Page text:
During the French regime, a burial ground at Fort Frontenac was in use between Nov 1747 and Mar 1752. There are at least ten recorded burials: five native children between the ages of two and nine, one adult native age 20, one French child age 3, two French adults aged 23 and 40, and one aboriginal child of unknown age. No records exist but it's presumed that men stationed at their garrison and their families were also buried here or nearby. Burial records are kept at the Notre Dame Church archives in Montreal.
Fort Cataraqui, later renamed Fort Frontenac, was built by the French in 1673 as a trading post and military fort at the mouth of the Cataraqui River. The fort was destroyed by the British in 1758 and left in ruins until it was reconstructed in 1783. It was turned over to the Canadian Military in 1870 and is still in use by the Canadian Dept of National Defence college.
Plaque on site: "Here stood Fort Cataraqui or Frontenac built by Count de Frontenac in July, 1673, and rebuilt by LaSalle in 1675. For many years the key to the west, the base of LaSalle's explorations and a French outpost against the Iroquois and the English. Abandoned 1689, rebuilt 1696, captured by British troops under Colonel John Bradstreet, 27th August, 1758. Erected 1926."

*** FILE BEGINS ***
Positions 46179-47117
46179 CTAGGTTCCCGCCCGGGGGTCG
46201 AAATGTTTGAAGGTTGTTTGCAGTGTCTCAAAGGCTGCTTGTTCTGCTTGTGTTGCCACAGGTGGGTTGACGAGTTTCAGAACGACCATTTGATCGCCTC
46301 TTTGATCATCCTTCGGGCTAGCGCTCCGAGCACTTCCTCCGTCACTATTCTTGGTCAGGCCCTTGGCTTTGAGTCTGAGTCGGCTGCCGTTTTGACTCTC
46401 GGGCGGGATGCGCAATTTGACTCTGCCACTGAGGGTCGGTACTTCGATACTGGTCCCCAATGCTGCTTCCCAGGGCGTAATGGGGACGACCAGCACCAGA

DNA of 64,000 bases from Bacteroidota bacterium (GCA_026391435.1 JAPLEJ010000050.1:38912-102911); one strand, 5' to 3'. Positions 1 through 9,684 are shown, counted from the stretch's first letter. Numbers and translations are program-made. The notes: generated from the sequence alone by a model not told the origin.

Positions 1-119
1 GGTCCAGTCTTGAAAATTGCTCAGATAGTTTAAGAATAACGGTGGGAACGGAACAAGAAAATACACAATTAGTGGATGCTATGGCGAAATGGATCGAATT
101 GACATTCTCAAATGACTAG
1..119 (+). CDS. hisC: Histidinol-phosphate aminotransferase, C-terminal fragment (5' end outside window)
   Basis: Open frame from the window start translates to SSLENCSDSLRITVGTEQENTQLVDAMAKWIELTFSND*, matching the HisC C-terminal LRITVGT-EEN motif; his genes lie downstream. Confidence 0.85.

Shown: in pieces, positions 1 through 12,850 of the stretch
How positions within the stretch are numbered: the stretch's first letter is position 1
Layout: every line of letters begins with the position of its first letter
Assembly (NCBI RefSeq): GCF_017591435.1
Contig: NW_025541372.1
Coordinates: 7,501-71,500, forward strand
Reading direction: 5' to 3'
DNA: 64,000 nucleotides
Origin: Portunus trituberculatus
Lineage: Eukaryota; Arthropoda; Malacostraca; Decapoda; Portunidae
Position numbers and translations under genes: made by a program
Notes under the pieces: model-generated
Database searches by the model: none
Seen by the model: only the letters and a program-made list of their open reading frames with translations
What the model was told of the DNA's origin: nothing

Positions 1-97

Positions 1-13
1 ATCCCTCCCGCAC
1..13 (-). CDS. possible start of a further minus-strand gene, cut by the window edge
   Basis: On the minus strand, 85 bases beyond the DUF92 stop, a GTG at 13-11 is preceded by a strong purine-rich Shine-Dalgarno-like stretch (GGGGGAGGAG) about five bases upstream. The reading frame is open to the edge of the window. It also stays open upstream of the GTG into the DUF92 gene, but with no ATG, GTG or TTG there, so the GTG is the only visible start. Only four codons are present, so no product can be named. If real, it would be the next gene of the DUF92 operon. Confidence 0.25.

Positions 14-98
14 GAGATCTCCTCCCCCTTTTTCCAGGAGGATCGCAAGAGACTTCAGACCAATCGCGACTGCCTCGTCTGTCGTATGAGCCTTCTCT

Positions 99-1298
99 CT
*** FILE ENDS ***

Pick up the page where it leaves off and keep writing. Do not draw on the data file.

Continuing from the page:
Some persons named in this index may not be interred in this cemetery, they are designated as spouse or parent on appropriate stones and may not have their own birth and death recorded here (See our FAQ).
Women, if maiden names are known, will appear under both their maiden and married names.
This index represents ALL visible headstones still in existence at the time this cemetery was visited